Governor Baker and the Commonwealth of Massachusetts continue to reach milestones in the Action Plan to Address the Opioid Epidemic in Massachusetts, with the most recent development being the signing of a comprehensive law. The bill requires prevention education for students and doctors, a seven-day limit on first-time opioid prescriptions, screening for substance misuse, and voluntary treatment following an overdose. The bill was passed unanimously in the MA Senate and House.
Much of this legislation aims to prevent opioid addiction before it starts. The opioid prescription limit is the first in the nation, and caps first-time prescriptions for adults and all prescriptions to minors (with a few exceptions) to seven days. Physicians must consult the state’s Prescription Monitoring Program database before prescribing narcotics and meet continuing education requirements, including training on pain management, medication abuse, and addiction risks. Patients can direct providers not to prescribe them opioids, and choose to only partially fill opioid prescriptions. Working with the MA Department of Public Health (MDPH) and MA Department of Elementary and Secondary Education, schools are required to conduct substance misuse screenings and implement addiction education policies. Drug manufacturers are required to participate in a drug stewardship program, such as a prescription drug take-back program, or an alternative, approved plan. The legislation also protects people who administer Narcan/naloxone, a drug used to reverse opioid overdoses, from civil liability. See a clip of Governor Baker’s press conference here.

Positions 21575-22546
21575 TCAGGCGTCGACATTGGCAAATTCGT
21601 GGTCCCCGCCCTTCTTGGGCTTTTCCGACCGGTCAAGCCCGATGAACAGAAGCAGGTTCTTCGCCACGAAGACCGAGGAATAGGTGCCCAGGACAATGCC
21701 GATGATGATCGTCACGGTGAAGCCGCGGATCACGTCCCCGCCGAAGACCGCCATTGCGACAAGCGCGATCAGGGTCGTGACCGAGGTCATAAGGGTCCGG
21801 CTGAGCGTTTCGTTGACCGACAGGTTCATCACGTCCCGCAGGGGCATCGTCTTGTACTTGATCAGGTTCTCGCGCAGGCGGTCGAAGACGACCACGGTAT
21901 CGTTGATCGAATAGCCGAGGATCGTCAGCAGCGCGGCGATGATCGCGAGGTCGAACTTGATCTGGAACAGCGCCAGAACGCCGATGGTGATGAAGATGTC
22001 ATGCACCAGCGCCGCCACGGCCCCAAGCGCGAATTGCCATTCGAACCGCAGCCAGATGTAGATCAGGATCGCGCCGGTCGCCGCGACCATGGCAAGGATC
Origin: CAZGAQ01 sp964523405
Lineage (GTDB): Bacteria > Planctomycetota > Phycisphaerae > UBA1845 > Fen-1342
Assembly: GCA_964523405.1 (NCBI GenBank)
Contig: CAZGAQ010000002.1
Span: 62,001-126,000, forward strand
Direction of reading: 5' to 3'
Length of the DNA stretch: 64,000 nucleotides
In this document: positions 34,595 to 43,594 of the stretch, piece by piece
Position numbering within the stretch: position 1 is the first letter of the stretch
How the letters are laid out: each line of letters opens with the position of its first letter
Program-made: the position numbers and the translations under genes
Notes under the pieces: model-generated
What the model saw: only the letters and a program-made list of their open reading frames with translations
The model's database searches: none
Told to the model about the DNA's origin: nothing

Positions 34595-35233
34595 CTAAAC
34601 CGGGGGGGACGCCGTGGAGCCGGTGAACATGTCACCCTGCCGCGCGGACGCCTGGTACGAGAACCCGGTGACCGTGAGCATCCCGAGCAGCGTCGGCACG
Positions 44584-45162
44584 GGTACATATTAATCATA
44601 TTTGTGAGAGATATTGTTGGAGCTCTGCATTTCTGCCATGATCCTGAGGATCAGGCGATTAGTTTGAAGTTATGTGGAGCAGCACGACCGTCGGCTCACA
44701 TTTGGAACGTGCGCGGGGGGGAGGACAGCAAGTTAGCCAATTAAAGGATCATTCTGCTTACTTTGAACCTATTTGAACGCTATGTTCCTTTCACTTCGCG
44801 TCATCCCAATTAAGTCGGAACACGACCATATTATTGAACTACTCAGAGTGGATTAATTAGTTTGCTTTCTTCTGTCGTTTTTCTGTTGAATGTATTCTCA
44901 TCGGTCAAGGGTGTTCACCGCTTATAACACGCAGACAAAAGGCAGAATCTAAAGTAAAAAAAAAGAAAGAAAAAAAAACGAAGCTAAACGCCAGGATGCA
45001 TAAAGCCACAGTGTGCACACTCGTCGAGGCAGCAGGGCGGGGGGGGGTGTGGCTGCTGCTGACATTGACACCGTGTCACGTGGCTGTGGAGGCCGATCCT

This is the latest in several governmental steps to address the opioid crisis in Massachusetts. Legislation signed in January prohibited civil commitment for women with substance use disorder to MCI-Framingham, a correctional facility. Women can now be committed only to a facility approved by MDPH or the Department of Mental Health. Other legislation has strengthened punishment for people trafficking in fentanyl, a growing problem in Massachusetts and across the country.
Other developments in the past few months include the addition of more than 200 treatment beds, a requirement for faster reporting for the Prescription Monitoring Program, and bulk purchase discounts on Narcan for first responders. Partnerships with medical and dental schools will lead to the development of core competencies and increased opioid education for medical and dental students. Two significant media campaigns (#StateWithoutStigMA and Stop Addiction in Its Tracks have increased awareness about opioid abuse and pointed people in need to the MA Substance Abuse Helpline. And the state has increased its investment in the Helpline, which is now working to expand and enhance services. Watch for improvements to the Helpline website and improved access to treatment services in Massachusetts over the next several months!